Two San Francisco museums launch joint curatorial position focused on art of the African diaspora

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The San Francisco Museum of Modern Art (SFMoMA) and its close neighbour, the Museum of the African Diaspora (MoAD), are launching a joint curatorial position to generate exhibitions and programmes bridging the two institutions. With the title Assistant Curator of the Art of the African Diaspora, to rotate every three years, the job is designed to offer more opportunities to Black curators early in their careers and provide substantive experience to help advance them to the ranks of museum leaders.

Last year’s edition of the “Art Museum Staff Demographic Survey”, funded by the Mellon Foundation, revealed people of colour hold only 27% of intellectual leadership positions, just 4% higher than Mellon’s 2018 survey. The resurgence of the Black Lives Matter movement in 2020 shone a glaring light on systemic racial inequities across museums nationwide—and precipitated the resignation of SFMoMA’s longtime senior curator Gary Garrels for inflammatory comments in 2020.

The new partnership is the initiative of Monetta White, executive director and chief executive of MoAD since 2020, and Christopher Bedford, who took the helm at SFMoMA last June and began exploring ways they could work together. The two institutions collaborated just once before, on the 2015 exhibition Portraits and Other Likenesses, hosted at MoAD while SFMOMA was closed during its $305m renovation and expansion.

“Chris and I share a deep commitment to increasing the visibility of under-recognised artists and voices in the museum world,” says White, and “how we can create meaningful change in the museum field”.

The two San Francisco directors benefited from the advice of Studio Museum in Harlem director and chief curator Thelma Golden, who recommended structuring a new position at the junior level and using it “as a very intentional feeder system”, says Bedford.The Studio Museum has long been a training ground for curators of colour who have risen in the museum world, including Naomi Beckwith, now deputy director and chief curator at the Guggenheim Museum, and Lauren Haynes, director of curatorial affairs and programmes at the Queens Museum since last year.

In his previous role as director of the Baltimore Museum of Art, Bedford had been at the forefront of increased efforts across museums to diversify collections, exhibitions, staff and audiences. He credits the artist Mark Bradford with underscoring the potential of collaboration with historically Black institutions largely left out of the conversation. “Mark pointed out that the reckoning that activists are calling for historically white-centred institutions to do going forward could be achieved by developing mutually beneficial partnerships with existing organisations already doing the good work,” says Bedford.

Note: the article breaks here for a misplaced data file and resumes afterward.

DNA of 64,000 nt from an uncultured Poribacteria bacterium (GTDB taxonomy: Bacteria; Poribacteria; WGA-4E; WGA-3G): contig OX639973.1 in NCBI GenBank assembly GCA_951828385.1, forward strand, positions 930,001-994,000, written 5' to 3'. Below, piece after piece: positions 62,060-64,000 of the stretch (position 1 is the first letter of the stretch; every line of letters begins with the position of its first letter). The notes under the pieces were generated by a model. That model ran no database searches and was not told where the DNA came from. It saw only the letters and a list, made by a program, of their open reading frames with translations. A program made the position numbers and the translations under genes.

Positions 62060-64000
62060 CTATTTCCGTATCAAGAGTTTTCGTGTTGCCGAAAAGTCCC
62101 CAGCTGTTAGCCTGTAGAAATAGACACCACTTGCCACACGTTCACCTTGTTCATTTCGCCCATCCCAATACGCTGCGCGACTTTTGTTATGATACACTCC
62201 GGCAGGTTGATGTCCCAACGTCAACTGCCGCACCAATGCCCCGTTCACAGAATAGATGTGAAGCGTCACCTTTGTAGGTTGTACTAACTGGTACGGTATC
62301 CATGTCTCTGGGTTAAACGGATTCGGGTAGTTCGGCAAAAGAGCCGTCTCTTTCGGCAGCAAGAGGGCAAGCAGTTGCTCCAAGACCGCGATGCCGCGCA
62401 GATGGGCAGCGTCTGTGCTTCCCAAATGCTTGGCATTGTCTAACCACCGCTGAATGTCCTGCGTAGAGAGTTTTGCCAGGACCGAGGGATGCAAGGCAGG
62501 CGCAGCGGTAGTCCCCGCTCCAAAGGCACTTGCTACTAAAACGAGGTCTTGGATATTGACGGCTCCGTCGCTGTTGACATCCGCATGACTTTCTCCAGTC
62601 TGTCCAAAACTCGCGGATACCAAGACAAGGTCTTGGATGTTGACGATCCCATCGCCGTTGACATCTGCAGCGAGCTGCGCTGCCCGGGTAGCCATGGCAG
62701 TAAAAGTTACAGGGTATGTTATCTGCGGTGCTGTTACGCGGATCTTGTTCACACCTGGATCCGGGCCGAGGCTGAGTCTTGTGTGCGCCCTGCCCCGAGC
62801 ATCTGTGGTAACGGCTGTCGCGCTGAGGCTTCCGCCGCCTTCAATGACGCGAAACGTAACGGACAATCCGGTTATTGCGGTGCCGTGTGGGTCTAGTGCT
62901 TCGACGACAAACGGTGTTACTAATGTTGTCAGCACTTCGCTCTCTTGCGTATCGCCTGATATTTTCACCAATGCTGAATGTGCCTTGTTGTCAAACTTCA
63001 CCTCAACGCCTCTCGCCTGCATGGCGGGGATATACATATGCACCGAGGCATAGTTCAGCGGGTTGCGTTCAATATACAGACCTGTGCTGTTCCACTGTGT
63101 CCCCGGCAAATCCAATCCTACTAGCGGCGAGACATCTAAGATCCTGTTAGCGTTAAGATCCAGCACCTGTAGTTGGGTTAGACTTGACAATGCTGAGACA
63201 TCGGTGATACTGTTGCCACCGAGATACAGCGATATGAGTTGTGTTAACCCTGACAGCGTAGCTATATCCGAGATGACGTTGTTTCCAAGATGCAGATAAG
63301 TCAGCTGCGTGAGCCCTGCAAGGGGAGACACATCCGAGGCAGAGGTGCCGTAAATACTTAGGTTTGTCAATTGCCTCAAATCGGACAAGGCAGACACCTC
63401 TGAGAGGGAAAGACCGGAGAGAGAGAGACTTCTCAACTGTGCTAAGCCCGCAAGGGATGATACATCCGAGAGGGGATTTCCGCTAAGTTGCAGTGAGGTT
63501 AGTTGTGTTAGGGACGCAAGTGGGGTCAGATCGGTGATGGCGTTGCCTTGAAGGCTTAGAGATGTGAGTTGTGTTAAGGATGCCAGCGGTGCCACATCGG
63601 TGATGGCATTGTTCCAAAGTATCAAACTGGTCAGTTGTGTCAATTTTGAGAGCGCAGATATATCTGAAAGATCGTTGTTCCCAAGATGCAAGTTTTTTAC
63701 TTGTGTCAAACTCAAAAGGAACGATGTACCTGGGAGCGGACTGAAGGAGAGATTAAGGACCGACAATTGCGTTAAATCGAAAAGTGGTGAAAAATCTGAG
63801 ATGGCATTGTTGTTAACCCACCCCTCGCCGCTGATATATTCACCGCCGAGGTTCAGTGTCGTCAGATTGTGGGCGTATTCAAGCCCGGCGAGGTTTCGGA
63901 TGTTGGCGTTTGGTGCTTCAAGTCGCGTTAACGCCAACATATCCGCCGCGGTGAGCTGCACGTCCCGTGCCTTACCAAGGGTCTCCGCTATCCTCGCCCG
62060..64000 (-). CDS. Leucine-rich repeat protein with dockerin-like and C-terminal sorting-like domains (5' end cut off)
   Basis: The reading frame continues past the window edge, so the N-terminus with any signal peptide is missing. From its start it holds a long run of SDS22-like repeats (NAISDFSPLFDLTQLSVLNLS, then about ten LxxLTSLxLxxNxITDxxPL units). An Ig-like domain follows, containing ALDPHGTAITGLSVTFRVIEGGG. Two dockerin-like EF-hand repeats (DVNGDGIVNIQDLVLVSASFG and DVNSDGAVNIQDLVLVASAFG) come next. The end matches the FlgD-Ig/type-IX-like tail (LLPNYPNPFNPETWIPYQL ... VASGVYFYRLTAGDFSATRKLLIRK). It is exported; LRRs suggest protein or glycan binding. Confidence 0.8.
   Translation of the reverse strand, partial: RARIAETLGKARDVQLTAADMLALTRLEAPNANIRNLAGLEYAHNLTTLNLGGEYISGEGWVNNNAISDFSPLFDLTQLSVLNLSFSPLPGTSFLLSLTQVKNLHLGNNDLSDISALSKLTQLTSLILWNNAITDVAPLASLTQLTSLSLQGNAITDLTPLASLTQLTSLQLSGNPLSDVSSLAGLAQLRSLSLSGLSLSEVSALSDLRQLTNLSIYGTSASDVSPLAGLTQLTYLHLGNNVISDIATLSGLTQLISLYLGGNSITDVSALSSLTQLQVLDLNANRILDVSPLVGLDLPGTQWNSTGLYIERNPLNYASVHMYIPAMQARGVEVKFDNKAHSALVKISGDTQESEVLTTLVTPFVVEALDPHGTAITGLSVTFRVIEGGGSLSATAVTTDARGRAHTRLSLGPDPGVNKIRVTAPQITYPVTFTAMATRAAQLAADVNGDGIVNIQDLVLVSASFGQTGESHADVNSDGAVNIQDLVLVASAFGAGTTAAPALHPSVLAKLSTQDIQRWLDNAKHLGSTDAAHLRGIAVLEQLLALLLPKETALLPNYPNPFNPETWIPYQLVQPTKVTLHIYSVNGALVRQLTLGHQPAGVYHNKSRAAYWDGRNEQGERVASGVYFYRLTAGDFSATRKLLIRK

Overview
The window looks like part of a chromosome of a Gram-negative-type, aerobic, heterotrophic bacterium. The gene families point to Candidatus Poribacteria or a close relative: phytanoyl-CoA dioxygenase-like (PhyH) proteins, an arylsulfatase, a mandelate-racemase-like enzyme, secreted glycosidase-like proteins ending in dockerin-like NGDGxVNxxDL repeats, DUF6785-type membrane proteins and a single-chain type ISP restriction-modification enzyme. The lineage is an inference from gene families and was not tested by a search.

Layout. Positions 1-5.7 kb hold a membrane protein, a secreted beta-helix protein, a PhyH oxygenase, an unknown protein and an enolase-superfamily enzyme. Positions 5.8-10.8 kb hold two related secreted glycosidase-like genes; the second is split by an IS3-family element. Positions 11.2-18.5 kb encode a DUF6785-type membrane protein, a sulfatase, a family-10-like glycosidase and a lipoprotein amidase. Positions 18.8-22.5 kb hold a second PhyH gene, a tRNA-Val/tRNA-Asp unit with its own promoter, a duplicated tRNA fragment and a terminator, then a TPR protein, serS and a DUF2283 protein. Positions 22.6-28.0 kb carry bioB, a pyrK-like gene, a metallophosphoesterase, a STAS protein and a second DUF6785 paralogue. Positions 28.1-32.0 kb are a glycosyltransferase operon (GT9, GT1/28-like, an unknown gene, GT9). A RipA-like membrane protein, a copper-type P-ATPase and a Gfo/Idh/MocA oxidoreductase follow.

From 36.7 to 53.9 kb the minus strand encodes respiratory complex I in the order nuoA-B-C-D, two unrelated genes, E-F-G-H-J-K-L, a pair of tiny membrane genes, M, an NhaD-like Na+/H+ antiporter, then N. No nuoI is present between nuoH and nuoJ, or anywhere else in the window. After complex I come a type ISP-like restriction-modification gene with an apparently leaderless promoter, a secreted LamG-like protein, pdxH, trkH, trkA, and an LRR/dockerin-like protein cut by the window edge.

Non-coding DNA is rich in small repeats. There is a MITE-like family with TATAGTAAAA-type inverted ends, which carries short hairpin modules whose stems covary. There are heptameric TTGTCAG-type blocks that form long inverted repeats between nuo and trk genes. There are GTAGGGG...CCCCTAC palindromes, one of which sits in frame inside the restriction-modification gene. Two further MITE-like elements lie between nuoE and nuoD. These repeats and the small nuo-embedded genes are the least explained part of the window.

SFMoMA, which has an operating budget of more than $56m in contrast to MoAD’s $5m, will fully fund the salary of the new assistant curator who will work with the curatorial teams at both institutions and steward acquisitions of work by Black artists for SFMoMA (MoAD is non-collecting). The inaugural hire, expected to be announced by summer, will develop projects straddling both museums simultaneously and intended to drive some of SFMoMA’s strong foot traffic toward MoAD with a shared ticketing process.

“The hope is that this partnership gets folks that have never been to MoAD to come,” says White, comparing her institution’s annual attendance of 40,000 to SFMoMA’s projected number of 575,000. In turn, MoAD’s close ties to African diaspora communities will help bolster SFMoMA’s ambitions to tell more expansive stories.

“A singularly focused museum like MoAD has that expertise and SFMoMA just doesn’t have that same depth of knowledge and experience in the field,” says Pamela Joyner, a trustee at SFMoMA and collector focused on African American art. “The heft of SFMoMA brings an elbow grease. It has always made sense to pool resources, not replicate them.”

Bedford says “the difference in focus, difference in history and difference in scale is exactly what makesthe partnership compelling”.

Joyner believes this new collaborative model could be replicated in many cities. “Hopefully this team will wind up writing the playbook for that,” she says.

Last week, the Philadelphia Museum of Art announced the creation of a new centre devoted to the study, care, display and acquisition of art from the African diaspora and Africa.

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